Apolipoprotein B (ApoB) is the primary protein of chylomicrons, VLDLs, and LDLs and is essential for their production. Defects in ApoB synthesis and secretion result in several human diseases, including abetalipoproteinemia and familial hypobetalipoproteinemia (FHBL1). In addition, ApoB-related dyslipidemia is linked to nonalcoholic fatty liver disease (NAFLD), a silent pandemic affecting billions globally. Due to the crucial role of APOB in supplying nutrients to the developing embryo, ApoB deletion in mammals is embryonic lethal. Thus, a clear understanding of the roles of this protein during development is lacking. Here, we established zebrafish mutants for 2 apoB genes: apoBa and apoBb.1. Double-mutant embryos displayed hepatic steatosis, a common hallmark of FHBL1 and NAFLD, as well as abnormal liver laterality, decreased numbers of goblet cells in the gut, and impaired angiogenesis. We further used these mutants to identify the domains within ApoB responsible for its functions. By assessing the ability of different truncated forms of human APOB to rescue the mutant phenotypes, we demonstrate the benefits of this model for prospective therapeutic screens. Overall, these zebrafish models uncover what are likely previously undescribed functions of ApoB in organ development and morphogenesis and shed light on the mechanisms underlying hypolipidemia-related diseases.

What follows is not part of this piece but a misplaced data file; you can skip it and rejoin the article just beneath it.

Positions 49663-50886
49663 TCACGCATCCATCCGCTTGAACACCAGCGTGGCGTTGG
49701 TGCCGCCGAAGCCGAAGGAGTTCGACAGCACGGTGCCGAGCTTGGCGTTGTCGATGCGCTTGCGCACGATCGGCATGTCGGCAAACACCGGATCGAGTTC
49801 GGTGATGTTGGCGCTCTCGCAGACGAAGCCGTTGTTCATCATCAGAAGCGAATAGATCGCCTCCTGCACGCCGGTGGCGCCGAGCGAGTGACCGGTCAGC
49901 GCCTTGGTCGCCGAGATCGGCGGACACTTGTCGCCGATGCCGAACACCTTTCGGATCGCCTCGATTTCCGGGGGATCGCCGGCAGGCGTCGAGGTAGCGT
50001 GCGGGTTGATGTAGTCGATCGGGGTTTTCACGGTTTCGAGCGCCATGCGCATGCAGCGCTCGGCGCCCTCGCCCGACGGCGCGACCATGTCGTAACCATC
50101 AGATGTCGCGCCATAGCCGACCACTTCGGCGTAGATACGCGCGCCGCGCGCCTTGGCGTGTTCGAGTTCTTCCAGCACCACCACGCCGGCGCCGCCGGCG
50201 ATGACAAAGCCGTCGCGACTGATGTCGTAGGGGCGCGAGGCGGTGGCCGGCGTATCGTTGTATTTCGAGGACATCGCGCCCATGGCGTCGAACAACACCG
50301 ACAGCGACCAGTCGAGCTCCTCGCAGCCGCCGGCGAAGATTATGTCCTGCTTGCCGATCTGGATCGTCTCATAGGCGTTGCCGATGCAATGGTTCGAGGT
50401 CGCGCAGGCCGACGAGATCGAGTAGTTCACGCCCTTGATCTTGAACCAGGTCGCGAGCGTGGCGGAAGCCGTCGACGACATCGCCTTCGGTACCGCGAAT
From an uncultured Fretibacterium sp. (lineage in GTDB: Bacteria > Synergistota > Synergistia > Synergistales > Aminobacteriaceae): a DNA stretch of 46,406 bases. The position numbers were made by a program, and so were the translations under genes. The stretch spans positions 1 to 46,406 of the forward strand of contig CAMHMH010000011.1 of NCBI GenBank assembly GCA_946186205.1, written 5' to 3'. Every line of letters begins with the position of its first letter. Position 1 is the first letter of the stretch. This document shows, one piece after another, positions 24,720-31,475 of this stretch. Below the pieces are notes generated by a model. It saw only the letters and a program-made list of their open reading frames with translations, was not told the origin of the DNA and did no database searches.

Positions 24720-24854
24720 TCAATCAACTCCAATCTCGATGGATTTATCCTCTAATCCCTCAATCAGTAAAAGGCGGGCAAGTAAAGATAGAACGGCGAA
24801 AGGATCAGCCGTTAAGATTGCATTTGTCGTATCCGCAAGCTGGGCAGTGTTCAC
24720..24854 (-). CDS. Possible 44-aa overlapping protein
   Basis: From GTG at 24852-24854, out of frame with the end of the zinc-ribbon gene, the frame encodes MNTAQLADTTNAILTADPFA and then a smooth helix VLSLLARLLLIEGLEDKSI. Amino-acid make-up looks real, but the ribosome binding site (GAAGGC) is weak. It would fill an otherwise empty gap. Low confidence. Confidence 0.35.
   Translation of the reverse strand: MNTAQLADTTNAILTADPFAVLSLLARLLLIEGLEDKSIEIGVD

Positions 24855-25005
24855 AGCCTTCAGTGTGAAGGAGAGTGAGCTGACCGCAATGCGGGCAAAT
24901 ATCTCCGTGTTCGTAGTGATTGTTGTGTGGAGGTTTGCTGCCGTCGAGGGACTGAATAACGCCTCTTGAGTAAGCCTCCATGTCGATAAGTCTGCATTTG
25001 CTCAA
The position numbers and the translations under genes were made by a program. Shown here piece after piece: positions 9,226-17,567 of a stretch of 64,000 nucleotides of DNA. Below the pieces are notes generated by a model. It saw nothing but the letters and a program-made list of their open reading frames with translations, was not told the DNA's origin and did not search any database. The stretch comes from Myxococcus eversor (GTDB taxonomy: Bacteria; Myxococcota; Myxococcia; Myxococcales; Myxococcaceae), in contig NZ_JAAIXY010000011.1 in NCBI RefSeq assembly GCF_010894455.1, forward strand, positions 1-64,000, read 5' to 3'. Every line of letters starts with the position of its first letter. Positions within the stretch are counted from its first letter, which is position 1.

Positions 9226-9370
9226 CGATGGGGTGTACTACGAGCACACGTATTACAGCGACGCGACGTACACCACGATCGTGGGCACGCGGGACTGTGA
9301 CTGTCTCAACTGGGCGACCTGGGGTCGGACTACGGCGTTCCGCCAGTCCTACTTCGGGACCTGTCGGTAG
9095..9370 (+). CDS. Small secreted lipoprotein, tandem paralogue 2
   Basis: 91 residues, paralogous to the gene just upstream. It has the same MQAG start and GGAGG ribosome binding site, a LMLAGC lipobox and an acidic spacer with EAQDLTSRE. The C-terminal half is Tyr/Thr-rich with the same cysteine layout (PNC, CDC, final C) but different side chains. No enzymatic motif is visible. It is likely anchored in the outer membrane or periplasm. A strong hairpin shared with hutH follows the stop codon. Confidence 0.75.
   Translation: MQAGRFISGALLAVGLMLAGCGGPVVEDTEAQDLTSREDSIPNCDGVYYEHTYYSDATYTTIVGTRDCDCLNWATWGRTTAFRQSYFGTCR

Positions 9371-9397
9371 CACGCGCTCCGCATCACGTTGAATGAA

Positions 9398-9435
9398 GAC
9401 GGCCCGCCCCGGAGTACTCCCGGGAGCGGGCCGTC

Hanoch Templehof, Noga Moshe, Inbal Avraham-Davidi, Karina Yaniv
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